It appears Broadwell, a former Army officer who reportedly fancied herself Petraeus's gate-keeper, may have revealed classified information about an alleged CIA prison in Benghazi in a recent speech to her alma mater, the University of Denver.
In the address on Oct. 26 — weeks after she admitted the affair to the FBI and after her romance with Petraeus was supposedly kaput — Broadwell claimed the CIA was holding several Libyan militia members prisoner in Benghazi.
Broadwell suggested that's why militants launched the attack in September on the American consulate in Benghazi that ultimately killed Chris Stevens, the U.S. envoy to Libya, and three other Americans.
"Now, I don't know if a lot of you heard this, but the CIA annex had actually ... taken a couple of Libyan militia members prisoner and they think that the attack on the consulate was an effort to try to get these prisoners back," she said.
The CIA denies holding any prisoners at the annex, telling reporters that Broadwell's claims are false.
"The CIA has not had detention authority since January 2009 ... Any suggestion that the agency is still in the detention business is uninformed and baseless," the agency said in a statement.
The FBI also reportedly found sensitive military information on Broadwell's computer, but Petraeus has denied it came from him, and suggested to investigators she must have obtained it from other officials in Afghanistan when she spent time there.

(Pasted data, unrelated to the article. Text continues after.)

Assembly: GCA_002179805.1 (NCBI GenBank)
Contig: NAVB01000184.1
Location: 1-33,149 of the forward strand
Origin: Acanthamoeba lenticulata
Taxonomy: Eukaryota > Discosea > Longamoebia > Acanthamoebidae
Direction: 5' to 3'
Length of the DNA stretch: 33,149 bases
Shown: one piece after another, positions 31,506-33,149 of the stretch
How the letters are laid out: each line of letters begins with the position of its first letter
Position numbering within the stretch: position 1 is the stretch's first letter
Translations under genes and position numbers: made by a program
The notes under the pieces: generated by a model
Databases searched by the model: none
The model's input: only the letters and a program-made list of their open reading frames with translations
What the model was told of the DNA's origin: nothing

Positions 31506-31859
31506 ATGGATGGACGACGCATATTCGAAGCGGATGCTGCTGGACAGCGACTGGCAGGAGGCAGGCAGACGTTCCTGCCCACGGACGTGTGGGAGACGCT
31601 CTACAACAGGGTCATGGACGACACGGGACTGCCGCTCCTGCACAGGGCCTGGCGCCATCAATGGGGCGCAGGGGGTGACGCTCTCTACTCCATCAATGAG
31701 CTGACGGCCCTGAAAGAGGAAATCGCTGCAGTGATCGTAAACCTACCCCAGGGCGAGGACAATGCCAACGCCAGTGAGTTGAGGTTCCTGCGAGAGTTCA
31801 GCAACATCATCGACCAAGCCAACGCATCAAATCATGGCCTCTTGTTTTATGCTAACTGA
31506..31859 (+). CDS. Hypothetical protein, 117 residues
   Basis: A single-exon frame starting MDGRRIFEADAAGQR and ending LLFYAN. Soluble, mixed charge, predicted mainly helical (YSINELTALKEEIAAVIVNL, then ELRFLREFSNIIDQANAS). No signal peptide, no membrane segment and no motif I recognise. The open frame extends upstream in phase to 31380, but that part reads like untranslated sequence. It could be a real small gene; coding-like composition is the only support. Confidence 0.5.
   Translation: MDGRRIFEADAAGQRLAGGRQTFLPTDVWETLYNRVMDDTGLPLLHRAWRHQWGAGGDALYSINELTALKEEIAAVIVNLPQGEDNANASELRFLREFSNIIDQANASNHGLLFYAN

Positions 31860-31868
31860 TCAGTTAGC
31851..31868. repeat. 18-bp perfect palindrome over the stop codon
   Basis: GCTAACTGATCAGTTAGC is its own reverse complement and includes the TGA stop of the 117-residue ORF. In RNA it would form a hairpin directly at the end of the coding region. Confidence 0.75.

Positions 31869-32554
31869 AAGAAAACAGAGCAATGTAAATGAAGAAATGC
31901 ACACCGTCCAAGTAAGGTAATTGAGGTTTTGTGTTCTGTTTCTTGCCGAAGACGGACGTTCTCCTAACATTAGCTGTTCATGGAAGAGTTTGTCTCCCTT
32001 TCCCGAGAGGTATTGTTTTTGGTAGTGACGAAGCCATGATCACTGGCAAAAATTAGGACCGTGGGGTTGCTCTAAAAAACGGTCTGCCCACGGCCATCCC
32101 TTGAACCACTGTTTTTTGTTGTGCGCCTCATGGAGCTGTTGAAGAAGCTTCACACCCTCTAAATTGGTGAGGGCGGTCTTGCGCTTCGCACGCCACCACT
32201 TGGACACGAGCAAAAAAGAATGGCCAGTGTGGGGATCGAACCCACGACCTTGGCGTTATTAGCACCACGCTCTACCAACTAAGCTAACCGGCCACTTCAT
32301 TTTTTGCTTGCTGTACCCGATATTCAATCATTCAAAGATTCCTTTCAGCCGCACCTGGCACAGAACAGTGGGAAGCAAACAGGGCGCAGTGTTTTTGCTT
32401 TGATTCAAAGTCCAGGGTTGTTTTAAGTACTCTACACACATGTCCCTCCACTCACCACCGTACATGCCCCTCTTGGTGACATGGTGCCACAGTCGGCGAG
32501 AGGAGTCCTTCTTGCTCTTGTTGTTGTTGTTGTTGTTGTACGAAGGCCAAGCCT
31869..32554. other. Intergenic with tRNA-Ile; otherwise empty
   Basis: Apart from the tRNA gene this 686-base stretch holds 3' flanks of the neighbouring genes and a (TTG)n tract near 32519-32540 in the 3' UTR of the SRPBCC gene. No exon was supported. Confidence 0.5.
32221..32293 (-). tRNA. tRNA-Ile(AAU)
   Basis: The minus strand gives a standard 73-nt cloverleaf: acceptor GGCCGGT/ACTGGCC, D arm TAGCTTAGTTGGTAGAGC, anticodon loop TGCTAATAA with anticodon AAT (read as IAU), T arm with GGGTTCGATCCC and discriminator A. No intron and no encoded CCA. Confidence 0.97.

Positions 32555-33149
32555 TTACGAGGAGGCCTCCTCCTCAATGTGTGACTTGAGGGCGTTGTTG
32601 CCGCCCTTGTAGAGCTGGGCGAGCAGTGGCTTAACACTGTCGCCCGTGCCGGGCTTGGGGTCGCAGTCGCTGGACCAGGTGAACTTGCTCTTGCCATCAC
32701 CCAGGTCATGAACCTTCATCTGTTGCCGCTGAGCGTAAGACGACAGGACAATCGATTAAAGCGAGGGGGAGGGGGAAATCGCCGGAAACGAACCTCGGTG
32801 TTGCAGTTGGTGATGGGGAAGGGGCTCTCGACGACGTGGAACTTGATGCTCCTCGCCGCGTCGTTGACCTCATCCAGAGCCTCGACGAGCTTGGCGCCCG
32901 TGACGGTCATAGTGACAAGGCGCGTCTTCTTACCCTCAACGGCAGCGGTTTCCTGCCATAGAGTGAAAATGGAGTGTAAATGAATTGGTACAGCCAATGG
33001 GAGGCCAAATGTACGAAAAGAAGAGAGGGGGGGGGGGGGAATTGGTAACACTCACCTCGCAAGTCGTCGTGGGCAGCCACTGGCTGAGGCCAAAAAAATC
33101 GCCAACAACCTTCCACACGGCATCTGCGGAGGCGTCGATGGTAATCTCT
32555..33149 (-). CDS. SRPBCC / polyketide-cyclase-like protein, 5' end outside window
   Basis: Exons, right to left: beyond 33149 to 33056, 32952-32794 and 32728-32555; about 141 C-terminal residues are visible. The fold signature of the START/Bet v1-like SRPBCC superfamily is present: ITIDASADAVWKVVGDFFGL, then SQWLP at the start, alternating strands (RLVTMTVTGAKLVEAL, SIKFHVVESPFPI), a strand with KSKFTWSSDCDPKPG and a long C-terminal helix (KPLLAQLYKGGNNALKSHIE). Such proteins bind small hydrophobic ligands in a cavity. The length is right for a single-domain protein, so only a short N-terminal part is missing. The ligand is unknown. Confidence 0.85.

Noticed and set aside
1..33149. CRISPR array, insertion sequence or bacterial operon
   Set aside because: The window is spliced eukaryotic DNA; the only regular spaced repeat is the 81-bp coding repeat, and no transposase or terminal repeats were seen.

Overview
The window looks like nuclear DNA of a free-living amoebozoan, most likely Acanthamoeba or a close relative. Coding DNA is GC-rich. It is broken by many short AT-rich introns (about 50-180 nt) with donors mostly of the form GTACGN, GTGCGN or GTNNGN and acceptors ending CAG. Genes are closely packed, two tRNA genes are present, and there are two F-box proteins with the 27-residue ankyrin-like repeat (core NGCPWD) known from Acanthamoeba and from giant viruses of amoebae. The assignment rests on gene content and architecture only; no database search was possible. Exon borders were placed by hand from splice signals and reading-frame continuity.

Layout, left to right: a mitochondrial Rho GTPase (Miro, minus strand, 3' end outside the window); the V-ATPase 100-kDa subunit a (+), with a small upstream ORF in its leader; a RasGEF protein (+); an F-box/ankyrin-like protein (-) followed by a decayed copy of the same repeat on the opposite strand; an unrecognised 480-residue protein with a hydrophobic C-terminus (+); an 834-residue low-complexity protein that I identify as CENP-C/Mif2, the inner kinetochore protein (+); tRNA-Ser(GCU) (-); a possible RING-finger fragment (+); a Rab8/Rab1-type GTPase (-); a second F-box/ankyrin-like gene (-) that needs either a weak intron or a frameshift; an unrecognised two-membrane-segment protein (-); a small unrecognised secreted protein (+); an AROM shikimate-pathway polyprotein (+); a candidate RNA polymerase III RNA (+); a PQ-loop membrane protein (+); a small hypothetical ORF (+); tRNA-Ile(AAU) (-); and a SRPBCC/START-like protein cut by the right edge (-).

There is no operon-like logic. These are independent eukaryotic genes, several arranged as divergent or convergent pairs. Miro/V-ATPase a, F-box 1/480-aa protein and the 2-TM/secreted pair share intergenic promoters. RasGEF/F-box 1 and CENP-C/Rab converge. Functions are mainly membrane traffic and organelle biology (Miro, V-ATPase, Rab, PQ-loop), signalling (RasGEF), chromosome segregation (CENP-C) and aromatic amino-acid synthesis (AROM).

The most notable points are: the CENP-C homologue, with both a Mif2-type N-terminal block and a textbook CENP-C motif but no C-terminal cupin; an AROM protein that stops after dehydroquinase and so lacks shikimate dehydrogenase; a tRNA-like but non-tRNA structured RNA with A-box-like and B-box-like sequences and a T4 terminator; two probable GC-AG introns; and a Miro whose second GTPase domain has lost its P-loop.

Questions are also swirling in D.C. about who knew what, when.
Lawmakers and other officials are insistent that now, more than ever, Petraeus must testify before hotly anticipated congressional hearings into the eruption of anti-American violence in Libya on the 11th anniversary of the Sept. 11, 2001 terrorist attacks on the United States.
Petraeus had originally been scheduled to appear before a House of Representatives committee on Wednesday. Instead, acting director Mike Morrell is set to testify.
Michael Hayden, a former CIA director who served under George W. Bush, said Monday it's important that Petraeus answers questions soon about Libya.
"Petraeus will have a personal insight into this because he did visit Libya after the attack," he said. "I think he owes it to the committees to share those insights with them."
Democrat Dianne Feinstein, head of the Senate intelligence committee, also said she's prepared to subpoena a report on Benghazi written by Petraeus following his recent trip to Libya.
"I believe that there is a trip report. We have to ask to see the trip report. One person tells me he has read it," she said on MSNBC on Monday.
"And then we try to get it, and they tell me it hasn't been done. That's unacceptable. We are entitled to this trip report, and if we have to go to the floor of the Senate on a subpoena, we will do just that."
Feinstein added that President Barack Obama should have been told much earlier about the FBI's investigation into Petraeus.
Late Monday, news broke that the federal agent in Tampa who launched the investigation into Broadwell's emails to Kelley was forbidden from taking part in the probe over the summer due to concerns that he'd become personally involved in the case.
The agent allegedly sent shirtless photos of himself to Kelley, the Wall Street Journal reported, and tipped off a Republican congressman about the case. He's now under internal review by the FBI.
Feinstein and other legislators are calling for a broader probe into the FBI's handling of the case.
Eric Cantor, the majority leader of the House of Representatives, is one of several high-profile officials who was apparently tipped off about the affair by the FBI agent in Tampa long before the news reached the White House, raising questions about why Obama and his staff weren't brought into the loop weeks ago.
Cantor's staff has said they didn't pass along a tip about the affair because they weren't sure it was credible.